Horace Fisher, Gleaner Writer
MAY PEN, Clarendon:FINANCE MINISTER Dr Peter Phillips has hit back at his detractors who have heaped criticisms on the Government's handling of the country's economic programmes, especially its protracted negotiations with the International Monetary Fund (IMF).
Phillips, speaking at the second staging of the Prime Minister's parish forum, held last week at the Versalles Hotel in May Pen, Clarendon, said Jamaica's immediate challenge is not an IMF agreement, but the country's trillion-dollar debt which, the minister said, went up astronomically in 2007, after the People's National Party's electoral defeat.
"When we took over the reins of government in January of this year (2012), we inherited a massive unsustainable public debt that constituted a millstone on Jamaica's capacity to grow and develop. This public debt, along with our salaries and wage bill, absorbs 80 cents out of every dollar and leaves us with just 20 cents to do everything else in the country," Phillips told a packed audience at the hotel.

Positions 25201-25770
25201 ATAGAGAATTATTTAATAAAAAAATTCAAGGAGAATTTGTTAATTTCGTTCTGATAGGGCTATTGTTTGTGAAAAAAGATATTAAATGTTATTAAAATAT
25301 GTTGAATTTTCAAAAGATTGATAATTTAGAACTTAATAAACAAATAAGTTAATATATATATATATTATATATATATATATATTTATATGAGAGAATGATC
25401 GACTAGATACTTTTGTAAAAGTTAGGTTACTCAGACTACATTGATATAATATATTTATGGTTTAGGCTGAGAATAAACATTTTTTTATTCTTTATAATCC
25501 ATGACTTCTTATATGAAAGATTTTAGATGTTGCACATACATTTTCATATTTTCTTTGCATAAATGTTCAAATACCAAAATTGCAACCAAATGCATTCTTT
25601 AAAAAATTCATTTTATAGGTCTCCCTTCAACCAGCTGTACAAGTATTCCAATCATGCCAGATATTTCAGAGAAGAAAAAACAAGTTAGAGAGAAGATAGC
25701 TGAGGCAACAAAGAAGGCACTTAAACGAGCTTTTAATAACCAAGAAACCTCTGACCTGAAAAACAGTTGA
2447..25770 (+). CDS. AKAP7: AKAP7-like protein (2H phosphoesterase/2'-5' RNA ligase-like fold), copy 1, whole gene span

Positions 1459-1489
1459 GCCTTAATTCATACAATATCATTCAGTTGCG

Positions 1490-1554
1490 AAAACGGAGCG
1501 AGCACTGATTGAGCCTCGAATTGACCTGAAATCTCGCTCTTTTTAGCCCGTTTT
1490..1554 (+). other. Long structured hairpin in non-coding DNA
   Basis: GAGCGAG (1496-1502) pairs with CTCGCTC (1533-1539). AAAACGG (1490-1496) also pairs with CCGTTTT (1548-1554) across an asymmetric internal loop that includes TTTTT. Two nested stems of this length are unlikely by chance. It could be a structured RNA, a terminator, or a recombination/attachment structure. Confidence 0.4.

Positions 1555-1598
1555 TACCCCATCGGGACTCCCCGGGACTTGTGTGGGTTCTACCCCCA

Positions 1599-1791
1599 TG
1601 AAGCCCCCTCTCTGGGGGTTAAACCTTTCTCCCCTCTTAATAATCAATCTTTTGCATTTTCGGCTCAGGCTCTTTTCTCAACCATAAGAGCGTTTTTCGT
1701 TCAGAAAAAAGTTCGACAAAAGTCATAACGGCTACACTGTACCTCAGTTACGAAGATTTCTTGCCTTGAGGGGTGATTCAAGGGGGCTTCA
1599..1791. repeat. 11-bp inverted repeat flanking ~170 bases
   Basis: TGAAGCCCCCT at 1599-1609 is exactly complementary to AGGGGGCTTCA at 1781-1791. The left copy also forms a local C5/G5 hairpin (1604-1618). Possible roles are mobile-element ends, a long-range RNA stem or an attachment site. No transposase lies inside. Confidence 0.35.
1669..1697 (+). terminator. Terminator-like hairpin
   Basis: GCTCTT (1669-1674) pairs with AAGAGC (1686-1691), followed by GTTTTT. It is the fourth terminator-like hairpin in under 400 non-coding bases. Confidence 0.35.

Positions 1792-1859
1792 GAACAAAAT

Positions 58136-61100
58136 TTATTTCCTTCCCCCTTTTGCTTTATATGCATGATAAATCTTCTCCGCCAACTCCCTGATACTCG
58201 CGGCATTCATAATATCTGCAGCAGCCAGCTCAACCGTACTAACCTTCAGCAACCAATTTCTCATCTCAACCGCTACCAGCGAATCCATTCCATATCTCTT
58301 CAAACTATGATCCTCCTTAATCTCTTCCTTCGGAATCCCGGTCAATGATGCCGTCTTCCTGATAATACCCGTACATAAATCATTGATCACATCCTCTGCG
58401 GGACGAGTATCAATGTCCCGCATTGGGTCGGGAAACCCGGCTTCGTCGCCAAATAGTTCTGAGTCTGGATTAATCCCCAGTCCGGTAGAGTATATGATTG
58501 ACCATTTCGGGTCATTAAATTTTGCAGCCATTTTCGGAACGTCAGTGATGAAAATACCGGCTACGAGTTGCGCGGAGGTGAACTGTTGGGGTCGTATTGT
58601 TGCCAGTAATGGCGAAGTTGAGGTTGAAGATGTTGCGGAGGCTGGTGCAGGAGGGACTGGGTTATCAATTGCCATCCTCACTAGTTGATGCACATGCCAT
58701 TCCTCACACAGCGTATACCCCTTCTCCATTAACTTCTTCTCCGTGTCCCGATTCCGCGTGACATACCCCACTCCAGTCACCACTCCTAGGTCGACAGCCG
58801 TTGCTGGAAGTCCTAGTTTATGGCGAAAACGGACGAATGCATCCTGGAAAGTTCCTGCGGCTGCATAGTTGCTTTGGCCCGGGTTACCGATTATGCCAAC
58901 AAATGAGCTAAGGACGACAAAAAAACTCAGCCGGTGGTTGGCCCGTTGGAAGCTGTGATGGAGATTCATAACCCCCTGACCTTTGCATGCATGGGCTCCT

Serious set of challenges
"We are, therefore, faced with a serious set of challenges. We have taken control of our finances by paying off our debt, and to desist from borrowing beyond our means to repay," added the finance minister.
Phillips also shed light on the controversial negotiations with the IMF, insisting that the Portia Simpson Miller-led administration, at no time, promised to conclude an agreement with the fund within two weeks after taking office.
The minister also pointed out that the current negotiations will result in a new agreement, and it is not an attempt to restart the Jamaica Labour Party's "crashed" IMF deal.
"Let me clear up a misconception here. While we promised to start negotiating with the Fund two weeks after being sworn in, at no time did we give the impression that such negotiations would have been concluded within two weeks, we aren't mad," he charged .
"Secondly, another misconception that needs clearing up is the popular belief that we are trying to restart or carry on the previous government's IMF agreement. That agreement has crashed, it has derailed and we are negotiating a new programme based on a specific timeline," pointed Phillips.
He insisted, "There isn't a deliberate delay on the part of the Government to conclude the agreement, but we aren't buying a used car here, we are negotiating a programme of development for the people of Jamaica."